Mandates in the health care law promulgated and supported by President Barack Obama’s administration already have produced some related push back from the United States Supreme Court.
If the matter of health care mandates reaches the high court, it will be heard by justices who have already overwhelmingly affirmed that the First Amendment provides exceptions to religious employers.
In a recent case involving the right of a Lutheran school to fire an employee, Chief Justice John Roberts, writing for the majority, declared that the U.S. Constitution does not permit “government interference with an internal church decision that affects the faith and mission of the church itself,” a ruling that legal scholars regard as the court’s most significant declaration on religious freedom in two decades.
The unanimous 9-0 decision represented a dramatic defeat for the Obama administration, which argued in the case that in firing a teacher the school was not exempt from civil rights claims. In its decision, the Supreme Court said that the First Amendment extends “special solicitude to the rights of religious organizations” when making decisions about their employees.
The decision reifies the spirit of the First Amendment.
President Obama’s health care mandate requires all health plans, private and public, to provide “preventive services” for “free,” a category that includes vaccines, and routine screenings for cholesterol checkups and mammograms. Starting this year, however, the mandate also includes coverage of all FDA-approved contraceptive methods, including contraception, sterilization procedures, and “emergency contraception,” as the FDA calls the Plan B, Plan B One-Step, Next Choice, and Ella “morning-after” pills, considered by some as an abortifacient.
The Obamacare mandate would force religious institutions to violate inescapable religious precepts. The First Amendment accommodates religious establishments and prevents the state from trammeling rights of conscience. No state governed by the Constitution should demand that religious minded individuals do what CANNOT be done without violating their conscience as informed by the teachings of their churches. The mandate also asserts inaccurately that preventive services the state demands from private and in some cases religious enterprises are “free.” Where a payment for a service is collected from others, it is an abuse of language to characterize the service as “free.” There is no such thing as a “free” lunch, and there is no such thing as “free” medical services.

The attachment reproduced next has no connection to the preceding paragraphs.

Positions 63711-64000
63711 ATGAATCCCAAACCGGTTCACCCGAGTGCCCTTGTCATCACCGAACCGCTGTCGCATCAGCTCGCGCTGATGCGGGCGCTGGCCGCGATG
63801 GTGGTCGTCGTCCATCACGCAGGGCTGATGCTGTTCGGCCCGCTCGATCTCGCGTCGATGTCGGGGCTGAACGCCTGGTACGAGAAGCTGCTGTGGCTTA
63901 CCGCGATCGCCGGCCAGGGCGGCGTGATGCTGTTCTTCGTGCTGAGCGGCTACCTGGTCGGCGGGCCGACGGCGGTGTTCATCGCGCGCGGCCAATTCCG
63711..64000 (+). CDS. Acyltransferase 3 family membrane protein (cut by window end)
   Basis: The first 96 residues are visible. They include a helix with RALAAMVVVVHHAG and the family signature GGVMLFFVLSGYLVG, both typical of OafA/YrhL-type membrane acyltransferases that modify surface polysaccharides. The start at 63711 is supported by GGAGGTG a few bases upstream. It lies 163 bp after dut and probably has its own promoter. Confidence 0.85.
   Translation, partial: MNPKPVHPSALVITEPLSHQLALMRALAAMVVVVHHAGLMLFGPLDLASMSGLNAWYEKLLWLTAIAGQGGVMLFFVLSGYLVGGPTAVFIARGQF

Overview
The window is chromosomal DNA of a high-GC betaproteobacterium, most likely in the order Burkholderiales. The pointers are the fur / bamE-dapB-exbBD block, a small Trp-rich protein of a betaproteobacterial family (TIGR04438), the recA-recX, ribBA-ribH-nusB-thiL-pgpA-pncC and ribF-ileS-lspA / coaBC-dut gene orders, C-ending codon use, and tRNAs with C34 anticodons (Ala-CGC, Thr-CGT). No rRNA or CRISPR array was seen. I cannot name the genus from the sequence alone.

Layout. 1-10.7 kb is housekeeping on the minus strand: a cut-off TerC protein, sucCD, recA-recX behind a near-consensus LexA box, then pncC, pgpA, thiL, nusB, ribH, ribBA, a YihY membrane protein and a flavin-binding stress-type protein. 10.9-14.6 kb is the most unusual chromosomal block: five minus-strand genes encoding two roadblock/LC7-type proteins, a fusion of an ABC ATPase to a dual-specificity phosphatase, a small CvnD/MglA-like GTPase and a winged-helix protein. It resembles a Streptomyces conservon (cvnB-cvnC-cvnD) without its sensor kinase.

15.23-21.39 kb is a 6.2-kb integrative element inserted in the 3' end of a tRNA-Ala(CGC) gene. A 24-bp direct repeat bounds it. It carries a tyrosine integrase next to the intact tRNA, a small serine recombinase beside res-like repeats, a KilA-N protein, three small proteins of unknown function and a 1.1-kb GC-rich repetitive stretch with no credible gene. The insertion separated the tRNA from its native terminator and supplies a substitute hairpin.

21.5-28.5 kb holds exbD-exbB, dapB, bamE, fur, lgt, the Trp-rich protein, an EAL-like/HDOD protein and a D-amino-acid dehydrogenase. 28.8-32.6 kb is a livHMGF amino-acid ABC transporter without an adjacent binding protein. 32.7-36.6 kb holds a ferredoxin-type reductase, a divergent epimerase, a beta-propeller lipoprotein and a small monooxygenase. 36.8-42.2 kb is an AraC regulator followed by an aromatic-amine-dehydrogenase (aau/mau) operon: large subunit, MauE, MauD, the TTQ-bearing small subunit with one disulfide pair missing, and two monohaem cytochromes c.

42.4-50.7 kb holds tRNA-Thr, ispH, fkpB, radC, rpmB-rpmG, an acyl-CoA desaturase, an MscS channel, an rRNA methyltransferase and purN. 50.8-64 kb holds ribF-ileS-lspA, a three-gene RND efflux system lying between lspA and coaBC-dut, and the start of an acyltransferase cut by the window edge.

In forbidding the U.S. Congress – and by extension organs of government at the state level and agencies of every kind – from making laws respecting the establishment of religion or PROHIBITING THE FREE EXERCISE THEREOF, the same Constitution the president has sworn to uphold acknowledges the importance of accommodations. And it is not unimportant to notice that within the First Amendment it is the state that is called upon to accommodate religion, not the other way around.
In a letter to Isaac Tiffany written in 1819, Thomas Jefferson described such accommodation and labeled its absence as a form of tyranny: "Rightful liberty is unobstructed action according to our will within limits drawn around us by the equal rights of others. I do not add 'within the limits of the law,' because law is often but the tyrant's will, and always so when it violates the right of an individual."
The mandates supported by Mr. Obama in his health care assault on the First Amendment already have produced a number of suits. Hannah Smith, a former law clerk to Justices Samuel A. Alito Jr. and Clarence Thomas, has filed two college suits on behalf of the Becket Fund for Religious Liberty.
The Lutheran school case, Ms. Smith said, was “a stinging rebuke to the Obama administration’s extremely narrow view of religious liberty. I was shocked they went ahead with this quest to force religious groups to pay for abortion drugs in violation of their religious convictions.”
Her suits claim the Obama mandate violates both the 1st Amendment and the federal Religious Freedom Restoration Act, which prohibits the government from putting a “substantial burden” on religious liberty.
To say the mandate imposes a substantial burden on religious liberty is a considerable understatement. Hospitals affiliated with religious institutions would under the mandate be faced with a false choice destructive of liberty: A religiously affiliated hospital may either choose to violate its religious precepts and implement the rule; or it may choose to bar its doors to patients not formally members of the supporting religious institution, a Hobson’s choice that even a Deist such as Jefferson -- and perhaps a few morally astute legislators in Connecticut’s Democratic Congressional delegation -- would have regarded as being hostile to religion, unconstitutional and for these reasons alone foreign to the American consensus.